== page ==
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Should Scientists Be Allowed To Enhance Pandemic Pathogens?

The following article appeared in over 125 syndicated outlets across the globe.

By 2014, the H5N1 avian flu killed 386 people worldwide. While serious, the number of casualties is by no means earthshaking—until one realizes that the total number of people infected was only 650. The fatality rate was a staggering 60%. When compared to COVID-19’s fatality estimates of around 1% (Sullum, 2021), the earth indeed begins to tremble.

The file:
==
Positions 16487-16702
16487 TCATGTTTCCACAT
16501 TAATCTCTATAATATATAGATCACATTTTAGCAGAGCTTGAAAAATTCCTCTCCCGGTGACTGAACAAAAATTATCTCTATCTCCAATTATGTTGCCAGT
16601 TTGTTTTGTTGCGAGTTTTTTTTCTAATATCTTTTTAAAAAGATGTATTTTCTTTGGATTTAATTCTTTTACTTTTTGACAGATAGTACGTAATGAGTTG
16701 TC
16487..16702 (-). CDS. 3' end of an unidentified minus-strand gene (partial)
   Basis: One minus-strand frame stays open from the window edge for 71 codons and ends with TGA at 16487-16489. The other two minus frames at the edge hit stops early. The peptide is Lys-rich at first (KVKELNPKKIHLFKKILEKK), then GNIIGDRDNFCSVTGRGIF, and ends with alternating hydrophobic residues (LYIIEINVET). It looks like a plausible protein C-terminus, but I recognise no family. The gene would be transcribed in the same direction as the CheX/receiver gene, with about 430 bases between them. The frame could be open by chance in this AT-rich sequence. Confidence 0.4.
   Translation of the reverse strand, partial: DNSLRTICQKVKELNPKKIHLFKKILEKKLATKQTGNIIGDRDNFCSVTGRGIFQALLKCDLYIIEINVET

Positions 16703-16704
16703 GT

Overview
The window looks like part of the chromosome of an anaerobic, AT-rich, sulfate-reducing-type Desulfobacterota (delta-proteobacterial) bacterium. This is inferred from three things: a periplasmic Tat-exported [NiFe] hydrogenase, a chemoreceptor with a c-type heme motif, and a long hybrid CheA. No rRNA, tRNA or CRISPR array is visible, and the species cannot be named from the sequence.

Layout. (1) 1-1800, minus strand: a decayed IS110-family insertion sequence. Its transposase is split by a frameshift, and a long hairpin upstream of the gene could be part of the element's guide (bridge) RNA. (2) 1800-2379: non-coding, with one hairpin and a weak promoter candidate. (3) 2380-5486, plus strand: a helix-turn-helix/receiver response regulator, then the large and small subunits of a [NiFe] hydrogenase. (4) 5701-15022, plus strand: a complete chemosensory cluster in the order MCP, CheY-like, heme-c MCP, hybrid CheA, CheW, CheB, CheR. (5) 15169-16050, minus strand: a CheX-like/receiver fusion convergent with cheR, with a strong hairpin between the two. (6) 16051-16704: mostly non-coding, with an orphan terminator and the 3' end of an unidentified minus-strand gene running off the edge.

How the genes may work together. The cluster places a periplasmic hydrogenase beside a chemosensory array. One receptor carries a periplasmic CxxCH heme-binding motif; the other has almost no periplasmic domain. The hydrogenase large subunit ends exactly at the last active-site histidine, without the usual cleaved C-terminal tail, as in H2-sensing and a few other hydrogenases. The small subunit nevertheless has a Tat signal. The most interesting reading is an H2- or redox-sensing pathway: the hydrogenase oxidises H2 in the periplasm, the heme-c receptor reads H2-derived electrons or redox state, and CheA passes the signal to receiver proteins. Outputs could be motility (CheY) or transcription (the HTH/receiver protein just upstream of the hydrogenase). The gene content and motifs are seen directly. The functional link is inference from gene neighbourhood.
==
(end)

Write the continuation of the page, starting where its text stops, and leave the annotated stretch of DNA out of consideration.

Fortunately, that strain of avian flu does not pass easily between people. The 650 cases were spread out over 11 years. Those who became sick typically spent a lot of time among infected birds. But in experiments that created shockwaves among the scientific and medical communities nearly a decade ago, teams of researchers in The Netherlands and China each created airborne versions of H5N1.

One might try to discount the serious risk of that flu, as it has never been responsible for a real-world pandemic. But the Spanish flu has. It took the lives of about 50 million people in 1918. In June 2014, scientists at the University of Wisconsin-Madison announced that they had recreated an airborne version of that deadly virus.